Somehow four years have passed and now Christie is a few weeks from graduation.  We are back in London to attend the exhibit of fine arts prepared by the graduating students.  Yesterday we toured the exhibits of Textile Futures, Textile Designs, Ceramics and Fashion. 

Today is Jewelry – Christie’s section. Her work was described as “unsettling.”  But not in a bad way. I think. I actually don’t have a clue, but maybe by tomorrow I’ll be more informed. I already feel a lot smarter about textiles. 


 

Monday, June 9, 2014

Do Not Go Gentle...



I started my blog, “Do Not Go Gentle…” five years ago.  The purpose was to chronicle my pursuit of two specific goals:

-          To finish in the top 10 of the USAT Age Group Championship and

-          To get my novel, “American Past Time” published.

Back then I was young and naïve and thought I would achieve those goals in a year or at most two years.

In the last five years I have made it to the Nationals twice. The first time I didn’t even finish and last year I finished 33rd  about 20 minutes out of tenth place.  I’ve qualified for the Nationals again this year and I’ve been training all winter with the goal of this year making it to the podium.

Meanwhile, I rewrote the novel three more times. In April it was published, but now the challenge is to find readers who aren’t family and friends. I want the book to be read by strangers.

2nd Place Medal
This weekend I had a rare convergence of the two missions. On Saturday I competed in the Elkhart Lake Triathlon. I finished 2nd in my age group, which is an improvement from last year when I finished 5th, but not good enough to be even close to a top ten finish in August. I still think I have a chance.  My coach has been working on form in all segments and I can see improvements (for the first time I finished 2nd in the swimming segment, which has my weakest leg). I need to pull it all together and continue to train smart for the next two months. It’s a longshot, but not impossible.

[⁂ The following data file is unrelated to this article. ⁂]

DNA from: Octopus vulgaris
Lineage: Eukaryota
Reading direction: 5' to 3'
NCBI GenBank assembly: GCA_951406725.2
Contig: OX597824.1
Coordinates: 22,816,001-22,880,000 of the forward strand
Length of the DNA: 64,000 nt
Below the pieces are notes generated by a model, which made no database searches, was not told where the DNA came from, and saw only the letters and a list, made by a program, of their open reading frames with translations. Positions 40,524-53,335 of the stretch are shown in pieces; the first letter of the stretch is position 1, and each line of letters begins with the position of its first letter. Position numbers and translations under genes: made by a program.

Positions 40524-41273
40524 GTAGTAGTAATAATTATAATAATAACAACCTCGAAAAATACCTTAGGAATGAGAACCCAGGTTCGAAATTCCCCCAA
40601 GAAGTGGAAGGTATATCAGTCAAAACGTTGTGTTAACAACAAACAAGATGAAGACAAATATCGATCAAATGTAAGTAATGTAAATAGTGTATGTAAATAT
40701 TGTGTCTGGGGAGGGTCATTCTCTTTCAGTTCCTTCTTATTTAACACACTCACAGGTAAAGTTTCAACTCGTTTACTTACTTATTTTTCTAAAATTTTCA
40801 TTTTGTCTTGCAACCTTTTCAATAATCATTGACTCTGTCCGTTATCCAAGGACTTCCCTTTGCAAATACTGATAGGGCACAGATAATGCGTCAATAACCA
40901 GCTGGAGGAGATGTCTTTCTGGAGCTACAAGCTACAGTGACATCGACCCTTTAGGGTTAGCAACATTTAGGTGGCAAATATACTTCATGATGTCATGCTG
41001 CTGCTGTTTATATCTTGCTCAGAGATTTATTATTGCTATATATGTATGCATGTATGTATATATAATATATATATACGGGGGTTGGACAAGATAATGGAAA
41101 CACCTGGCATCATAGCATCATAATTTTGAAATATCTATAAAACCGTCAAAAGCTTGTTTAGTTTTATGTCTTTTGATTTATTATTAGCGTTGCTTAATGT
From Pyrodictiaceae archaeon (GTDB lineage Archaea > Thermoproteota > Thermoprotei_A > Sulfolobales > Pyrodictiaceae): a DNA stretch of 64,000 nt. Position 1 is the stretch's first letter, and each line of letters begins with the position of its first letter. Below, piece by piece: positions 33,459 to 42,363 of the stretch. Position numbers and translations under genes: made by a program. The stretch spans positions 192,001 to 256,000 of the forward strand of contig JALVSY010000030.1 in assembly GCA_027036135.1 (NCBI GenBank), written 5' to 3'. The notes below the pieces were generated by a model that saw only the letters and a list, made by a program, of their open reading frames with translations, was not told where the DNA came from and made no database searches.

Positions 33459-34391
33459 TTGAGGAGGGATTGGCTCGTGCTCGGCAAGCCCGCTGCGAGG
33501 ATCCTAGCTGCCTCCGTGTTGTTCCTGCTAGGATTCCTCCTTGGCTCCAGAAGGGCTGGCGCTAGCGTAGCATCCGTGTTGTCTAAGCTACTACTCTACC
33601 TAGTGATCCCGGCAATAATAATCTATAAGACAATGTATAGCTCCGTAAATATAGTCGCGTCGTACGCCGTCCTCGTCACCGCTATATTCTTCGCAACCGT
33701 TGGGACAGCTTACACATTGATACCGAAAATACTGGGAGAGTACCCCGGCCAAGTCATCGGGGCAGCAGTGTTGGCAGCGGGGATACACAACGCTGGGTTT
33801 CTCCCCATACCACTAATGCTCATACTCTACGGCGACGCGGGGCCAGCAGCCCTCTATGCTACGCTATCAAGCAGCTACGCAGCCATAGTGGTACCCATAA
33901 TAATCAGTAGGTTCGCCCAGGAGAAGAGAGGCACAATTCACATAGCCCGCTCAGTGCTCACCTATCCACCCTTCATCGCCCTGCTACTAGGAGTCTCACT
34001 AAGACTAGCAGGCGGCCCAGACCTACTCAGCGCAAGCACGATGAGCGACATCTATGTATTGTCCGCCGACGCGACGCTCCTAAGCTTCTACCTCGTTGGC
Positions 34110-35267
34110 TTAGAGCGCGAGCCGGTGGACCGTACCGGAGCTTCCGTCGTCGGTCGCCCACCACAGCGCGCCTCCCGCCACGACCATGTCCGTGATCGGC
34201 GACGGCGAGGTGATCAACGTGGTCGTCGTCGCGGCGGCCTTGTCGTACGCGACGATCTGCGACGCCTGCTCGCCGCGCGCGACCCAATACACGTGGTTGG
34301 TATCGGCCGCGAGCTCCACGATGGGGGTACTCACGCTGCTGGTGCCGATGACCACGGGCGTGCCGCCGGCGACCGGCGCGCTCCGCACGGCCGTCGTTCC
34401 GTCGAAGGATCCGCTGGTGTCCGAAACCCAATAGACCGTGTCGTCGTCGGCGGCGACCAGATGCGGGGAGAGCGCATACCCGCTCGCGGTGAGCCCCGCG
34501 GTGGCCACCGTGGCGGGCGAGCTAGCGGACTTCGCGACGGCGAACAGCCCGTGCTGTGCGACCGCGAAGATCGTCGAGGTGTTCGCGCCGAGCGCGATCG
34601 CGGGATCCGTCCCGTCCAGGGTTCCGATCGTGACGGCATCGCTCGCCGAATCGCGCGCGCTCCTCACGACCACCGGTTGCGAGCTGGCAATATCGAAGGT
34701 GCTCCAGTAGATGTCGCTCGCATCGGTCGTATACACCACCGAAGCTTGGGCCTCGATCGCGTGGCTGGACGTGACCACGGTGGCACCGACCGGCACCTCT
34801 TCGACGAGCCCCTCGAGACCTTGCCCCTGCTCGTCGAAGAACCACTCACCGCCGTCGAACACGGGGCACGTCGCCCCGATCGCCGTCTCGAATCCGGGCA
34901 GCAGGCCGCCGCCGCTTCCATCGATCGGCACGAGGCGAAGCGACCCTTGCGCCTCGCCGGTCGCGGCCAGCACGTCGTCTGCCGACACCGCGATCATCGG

Famous author awaits his fans
On Sunday I got to attend the Printers Row Litfest as an alumni author of the Writers Studio of the Graham School of the University of Chicago. Me and James Patterson and a few other notables. I brought copies of the book to sell, but I didn’t have high expectations and I only brought four.  I didn’t sell out.  Okay I didn’t sell any. But I did give away a bunch of post cards with the laudatory Kirkus Review excerpted on the front.  

It was fun to attend and talk with other aspiring writers who were interested in the Writers Studio.
I have two months until the Nationals and then maybe I will need to come up with a new goal for the blog.  Or maybe a retirement party.

For the blog not me.